Against this backdrop, amidst cuts and the politics of austerity, you would be forgiven for imagining that the atmosphere of this conference was bleak, bearing grim tidings. There were certainly plenty of stark, striking statistics, but the voices that filled the hall weren’t despondent.

Speakers told of experiences at both a micro and macro level, where stories of individual responses to challenges stood alongside broader questions of strategy and ambition. The first keynote speaker, Julia Kaufmann, raised the issue of how change requires careful balance between internal and external influences, asking to what extent we try to anticipate change and to what extent any adaptation is reactive. With each successive speaker, we heard interesting, varied takes on the same key question: What should the museums of the future look like?

Megan Dennis, Museums Change Lives

For me, Megan Dennis’ focus on the MA campaign Museums Change Lives was particularly inspiring; at a time when the future seems increasingly uncertain, having an awareness of our past is all the more important for people. Engagement can strengthen bonds and ensure that people feel rooted, and we are in a unique position in museums to have a tangible, positive effect on wellbeing within communities.

It would also be unforgiveable not to mention Bernard Donoghue’s closing keynote speech, exploring the shape of excellence in visitor attractions and reminding us all of the importance of sex, death, gin and chocolate. I came away from the day driven, not defeated, full of ideas and ambition, knowing that resilience doesn’t equal inflexibility. It doesn’t mean hunkering down, or weathering out the storm, but is the strength and tenacity to adapt and to constantly question. If you couldn’t make it to this year’s conference, I’d definitely recommend that you get yourself to the next.

The unforgettable Bernard Donoghue

Unlocking Collections: Hearts, Minds and Digital Directions


Rachel Macfarlane
Project Officer
Colchester and Ipswich Museum Service
Tel: 01473 433556 or 01206 506936  Mob: 07961 231642

Colchester and Ipswich Museum Service has been piloting a new way of using museum collections. The “Unlocked” project took 15 objects from the world collections at Ipswich and 15 objects from the Roman archaeology at Colchester and ran with them.  Not literally (don’t panic, conservators!), but by making community connections, linking responses to documentation, and using digital technology – we have explored many new directions.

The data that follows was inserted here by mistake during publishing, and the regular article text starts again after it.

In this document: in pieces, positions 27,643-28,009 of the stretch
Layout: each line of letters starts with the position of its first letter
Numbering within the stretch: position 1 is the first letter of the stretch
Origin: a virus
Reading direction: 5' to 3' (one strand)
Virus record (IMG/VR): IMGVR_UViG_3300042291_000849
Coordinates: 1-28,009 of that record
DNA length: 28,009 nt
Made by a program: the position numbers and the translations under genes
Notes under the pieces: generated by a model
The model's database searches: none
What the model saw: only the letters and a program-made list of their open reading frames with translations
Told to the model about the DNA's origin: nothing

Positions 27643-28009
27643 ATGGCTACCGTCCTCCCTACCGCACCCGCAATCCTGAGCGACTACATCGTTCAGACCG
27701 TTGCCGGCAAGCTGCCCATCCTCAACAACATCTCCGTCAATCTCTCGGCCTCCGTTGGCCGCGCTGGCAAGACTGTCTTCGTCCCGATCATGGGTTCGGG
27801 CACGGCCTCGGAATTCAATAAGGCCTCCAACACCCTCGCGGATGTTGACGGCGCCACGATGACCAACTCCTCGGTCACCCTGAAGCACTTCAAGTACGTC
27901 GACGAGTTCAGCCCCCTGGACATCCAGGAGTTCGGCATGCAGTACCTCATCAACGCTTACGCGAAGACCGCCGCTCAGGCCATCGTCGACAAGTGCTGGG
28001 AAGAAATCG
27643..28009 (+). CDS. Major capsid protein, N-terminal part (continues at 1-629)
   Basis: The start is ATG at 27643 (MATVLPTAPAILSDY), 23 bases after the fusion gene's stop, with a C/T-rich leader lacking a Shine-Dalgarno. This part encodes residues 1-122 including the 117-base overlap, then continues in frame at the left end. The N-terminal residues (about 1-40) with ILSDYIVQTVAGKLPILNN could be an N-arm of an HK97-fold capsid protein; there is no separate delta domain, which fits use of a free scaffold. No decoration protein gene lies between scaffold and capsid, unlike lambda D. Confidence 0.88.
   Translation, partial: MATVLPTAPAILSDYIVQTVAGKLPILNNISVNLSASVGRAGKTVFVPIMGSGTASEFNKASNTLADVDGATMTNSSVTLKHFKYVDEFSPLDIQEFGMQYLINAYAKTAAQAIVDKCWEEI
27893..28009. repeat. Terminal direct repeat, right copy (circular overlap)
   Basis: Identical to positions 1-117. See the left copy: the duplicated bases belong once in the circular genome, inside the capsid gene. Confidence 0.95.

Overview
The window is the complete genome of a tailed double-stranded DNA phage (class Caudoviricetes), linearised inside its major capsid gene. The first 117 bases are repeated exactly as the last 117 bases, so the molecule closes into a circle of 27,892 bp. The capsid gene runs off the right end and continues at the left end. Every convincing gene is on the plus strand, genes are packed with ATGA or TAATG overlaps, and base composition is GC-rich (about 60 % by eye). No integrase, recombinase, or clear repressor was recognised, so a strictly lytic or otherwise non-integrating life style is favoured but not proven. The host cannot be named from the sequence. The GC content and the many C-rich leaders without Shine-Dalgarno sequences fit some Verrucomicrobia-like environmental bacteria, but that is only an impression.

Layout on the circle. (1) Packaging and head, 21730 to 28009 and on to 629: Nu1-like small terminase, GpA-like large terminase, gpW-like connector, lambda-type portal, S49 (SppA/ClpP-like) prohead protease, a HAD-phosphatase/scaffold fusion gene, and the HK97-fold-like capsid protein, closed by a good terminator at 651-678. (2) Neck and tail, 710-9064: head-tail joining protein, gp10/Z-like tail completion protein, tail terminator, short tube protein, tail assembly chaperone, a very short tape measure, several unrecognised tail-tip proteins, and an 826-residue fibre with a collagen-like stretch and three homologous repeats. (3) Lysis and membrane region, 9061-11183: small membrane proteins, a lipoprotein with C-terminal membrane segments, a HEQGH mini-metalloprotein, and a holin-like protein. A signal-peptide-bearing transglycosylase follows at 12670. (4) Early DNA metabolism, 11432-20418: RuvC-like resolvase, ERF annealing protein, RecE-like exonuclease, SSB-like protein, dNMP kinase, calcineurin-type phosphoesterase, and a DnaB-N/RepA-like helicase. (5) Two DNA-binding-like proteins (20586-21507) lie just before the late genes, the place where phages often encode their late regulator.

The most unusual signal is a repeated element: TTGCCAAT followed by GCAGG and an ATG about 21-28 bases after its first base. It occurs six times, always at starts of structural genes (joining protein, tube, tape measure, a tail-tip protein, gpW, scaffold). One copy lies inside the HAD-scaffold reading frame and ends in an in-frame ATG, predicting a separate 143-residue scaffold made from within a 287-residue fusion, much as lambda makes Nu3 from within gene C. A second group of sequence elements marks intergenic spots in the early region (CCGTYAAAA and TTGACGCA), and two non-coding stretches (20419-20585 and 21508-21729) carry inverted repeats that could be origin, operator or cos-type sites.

IPSMG. P.R.1928-75.39 - Duck carvingThe 30 objects include a carved wooden duck, a Roman tile with footprints and a jet bead in the shape of a bear. They are on Facebook, Twitter and Pinterest and have all featured in social media campaigns, comments, tweets and pin-boards. Each object has sparked discussion and inspired creative activity. Over 2200 people and 32 artists have sculpted, drawn, published, presented, computer programmed, filmed, edited, laughed and performed in response to these 30 objects.

It’s exciting to think how communities have connected, and will continue to connect with museum collections over time. How the documentation of people’s responses to the 30 objects will leave a legacy of today for tomorrow.  How digital technology can act as a tool to document but to also present new ideas.

As the ‘Unlocked’ project enters its final weeks we are reflecting on the learning and experiences of everyone involved, and asking you, if and how this contributes to our development as a sector. Our ‘Unlocking Collections’ seminar will take place at the re-opened Colchester Castle on Thursday 22nd May.  We would encourage you to join the discussion, bring your own challenges, and let’s explore how documentation and digital technology can capture audience responses to collections.

Click here to book for this exciting seminar at Colchester Castle.


_DSC5356The ‘Unlocked’ project team have joined the SHARE East Community Cohort and will be attending the Working With Communities seminar at the Museum of East Anglian Life on Tuesday the 29th April. Working closely with partners at Suffolk County Council the activity between Ipswich Museum and its community groups has been shortlisted for a ‘Raising the Bar’ award, recognising its contribution to improving young people’s aspirations and achievements in Suffolk. In Stowmarket we look forward to hearing colleague’s ideas about how to develop relationships with community groups.

Click here to book for the Community Engagement Seminar on 29th April.